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Greece versus ChinaEmail Marketing Business Opportunity - Helen BairstowGender is alive & well -- Part 4The Easiest way to do a Client NewsletterTeaching Kids to Value Things that Don't Cost Money.Why Warren Buffett won't buy a NewspaperMore Information About the Retirement ExemptionA How To Book Of Self Managed Super Funds
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Gender is alive & well -- Part 4

Click here to buy - A How To Book of SMSF's by Tony Negline
Lester Wills

This is the final installment in my series based on the report from the ING Institute for Retirement Research on the Gender Gap in relation to retirement savings, entitled: "GENDER GAP: Women & Retirement...all is not equal".

As I noted last time, increasing use of automatic enrollment in voluntary retirement savings plans may help kick-start retirement savings, as the introduction of compulsory savings did in Australia, but such approaches alone will not solve the retirement savings problem. Indeed, automatic systems in the US (and in other parts of the world) may not result in adequate savings rates, particularly for women, as they are often based on a percentage of a lower salary, especially when women need to accumulate more in terms of real dollars to accommodate longer expected life spans. This is exactly the problem that has developed in Australia, although 9% o salary is a lot better than the 3% that is common in the US.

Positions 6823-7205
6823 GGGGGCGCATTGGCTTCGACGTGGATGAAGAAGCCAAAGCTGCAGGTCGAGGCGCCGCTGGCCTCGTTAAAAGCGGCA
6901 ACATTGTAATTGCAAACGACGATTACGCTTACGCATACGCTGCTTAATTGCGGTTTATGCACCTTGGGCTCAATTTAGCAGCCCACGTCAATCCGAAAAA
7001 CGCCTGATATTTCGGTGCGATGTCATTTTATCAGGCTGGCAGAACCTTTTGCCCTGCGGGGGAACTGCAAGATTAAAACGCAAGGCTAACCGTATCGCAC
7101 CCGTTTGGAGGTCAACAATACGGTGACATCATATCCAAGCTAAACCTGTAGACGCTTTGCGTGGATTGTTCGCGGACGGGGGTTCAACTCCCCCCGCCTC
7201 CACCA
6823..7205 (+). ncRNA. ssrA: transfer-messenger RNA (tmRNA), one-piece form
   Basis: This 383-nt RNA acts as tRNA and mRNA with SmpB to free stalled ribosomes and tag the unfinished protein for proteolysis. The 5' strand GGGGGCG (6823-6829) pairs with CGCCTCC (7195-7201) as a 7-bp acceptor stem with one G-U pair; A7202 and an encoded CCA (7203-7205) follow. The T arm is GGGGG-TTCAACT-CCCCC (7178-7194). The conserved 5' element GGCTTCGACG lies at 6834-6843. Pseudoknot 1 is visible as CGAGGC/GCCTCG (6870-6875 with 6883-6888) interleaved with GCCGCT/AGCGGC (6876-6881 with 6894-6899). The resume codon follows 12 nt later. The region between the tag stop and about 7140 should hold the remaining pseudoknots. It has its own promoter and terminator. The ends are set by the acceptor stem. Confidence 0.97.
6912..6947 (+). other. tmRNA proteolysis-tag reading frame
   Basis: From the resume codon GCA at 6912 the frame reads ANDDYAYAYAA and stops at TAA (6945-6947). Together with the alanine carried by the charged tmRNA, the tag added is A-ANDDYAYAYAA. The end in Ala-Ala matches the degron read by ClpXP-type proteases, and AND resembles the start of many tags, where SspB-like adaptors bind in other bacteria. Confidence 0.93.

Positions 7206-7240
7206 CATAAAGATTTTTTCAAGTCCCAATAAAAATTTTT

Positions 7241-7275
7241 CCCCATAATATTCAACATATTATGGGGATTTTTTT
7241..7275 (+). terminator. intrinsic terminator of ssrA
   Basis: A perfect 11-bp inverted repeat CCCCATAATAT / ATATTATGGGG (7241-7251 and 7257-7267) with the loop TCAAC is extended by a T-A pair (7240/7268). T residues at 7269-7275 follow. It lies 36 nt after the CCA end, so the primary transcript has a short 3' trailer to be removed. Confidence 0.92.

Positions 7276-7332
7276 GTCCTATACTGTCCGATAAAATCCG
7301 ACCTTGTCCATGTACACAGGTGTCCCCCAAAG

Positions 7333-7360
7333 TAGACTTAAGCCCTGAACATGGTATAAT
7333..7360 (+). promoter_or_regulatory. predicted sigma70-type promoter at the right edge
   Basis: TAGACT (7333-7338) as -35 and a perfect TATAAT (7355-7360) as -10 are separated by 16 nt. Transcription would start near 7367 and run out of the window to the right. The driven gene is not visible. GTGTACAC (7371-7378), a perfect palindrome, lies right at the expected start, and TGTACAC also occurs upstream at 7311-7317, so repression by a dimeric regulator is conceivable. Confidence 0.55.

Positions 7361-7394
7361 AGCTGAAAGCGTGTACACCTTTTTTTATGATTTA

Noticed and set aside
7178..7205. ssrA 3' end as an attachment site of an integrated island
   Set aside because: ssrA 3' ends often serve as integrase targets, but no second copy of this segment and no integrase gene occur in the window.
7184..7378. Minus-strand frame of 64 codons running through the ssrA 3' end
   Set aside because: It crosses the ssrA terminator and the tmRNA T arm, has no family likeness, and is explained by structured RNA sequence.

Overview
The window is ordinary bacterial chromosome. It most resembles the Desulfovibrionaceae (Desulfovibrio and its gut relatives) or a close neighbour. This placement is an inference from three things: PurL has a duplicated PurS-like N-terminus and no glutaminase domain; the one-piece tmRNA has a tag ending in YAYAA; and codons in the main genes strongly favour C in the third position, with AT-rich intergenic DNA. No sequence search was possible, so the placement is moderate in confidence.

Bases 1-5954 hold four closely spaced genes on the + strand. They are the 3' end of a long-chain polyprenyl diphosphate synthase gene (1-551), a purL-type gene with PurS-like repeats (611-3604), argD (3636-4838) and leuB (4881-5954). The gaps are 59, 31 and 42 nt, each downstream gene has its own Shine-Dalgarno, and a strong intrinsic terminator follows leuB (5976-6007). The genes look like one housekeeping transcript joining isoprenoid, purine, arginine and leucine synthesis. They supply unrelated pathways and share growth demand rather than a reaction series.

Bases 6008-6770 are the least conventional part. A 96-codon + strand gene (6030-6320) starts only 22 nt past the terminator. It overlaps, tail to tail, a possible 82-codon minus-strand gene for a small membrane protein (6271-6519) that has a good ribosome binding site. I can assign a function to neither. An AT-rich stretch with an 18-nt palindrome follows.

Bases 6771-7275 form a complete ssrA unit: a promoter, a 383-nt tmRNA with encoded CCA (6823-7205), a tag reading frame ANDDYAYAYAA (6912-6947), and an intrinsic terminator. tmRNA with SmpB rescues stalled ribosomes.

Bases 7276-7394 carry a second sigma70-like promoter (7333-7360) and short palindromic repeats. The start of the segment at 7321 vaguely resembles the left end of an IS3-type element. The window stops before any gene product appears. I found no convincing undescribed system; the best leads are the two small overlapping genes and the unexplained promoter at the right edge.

As the ING report notes, women as consumers, wield increasing and in many cases overwhelming economic power. All interested parties, employers, advisors, financial product manufacturers etc. need to help women begin to exercise the same power and control over their own financial futures. The authors of the ING report argue that education, products and tools need to focus on the empowering steps women can take to achieve retirement independence.

They must accommodate the many generational and cultural differences that make women more than a single niche market, as they have been historically considered by many marketing efforts. Not only that, special consideration needs to be given to women on their own, heads-of household and single, who are at increased risk of underfunded retirement and have an greater need of relevant, practical advice and tools to help them overcome the substantial obstacles they may face.

Many of the tools and messages women need to better prepare for retirement exist today including: Lifecycle funds and managed accounts; varied and multi-media educational platforms, websites, tools and advocacy groups; automatic features in plans; financial advisors and planners; and proposed parameters for advice within Defined Contribution plans.

There's not a single one of these developments that's intrinsically "feminine" or solely benefitting women as opposed to men. But preparing for retirement is different for women than it is for men. It's not so much a question of what or how, but an issue of more, longer and better.

In terms of communicating with and reaching women, the ING report suggests the following:

Whilst not full proof, these suggestions from ING should at the very least make people think about the best approach. However, it is always worth remembering that one size does not fit all.

For those interested the report is:

GENDER GAP: Women & Retirement...all is not equal

By Catherine Smith, CEO of U.S. Retirement Services for ING

and Deb Dupont, Director, ING Institute for Retirement Research


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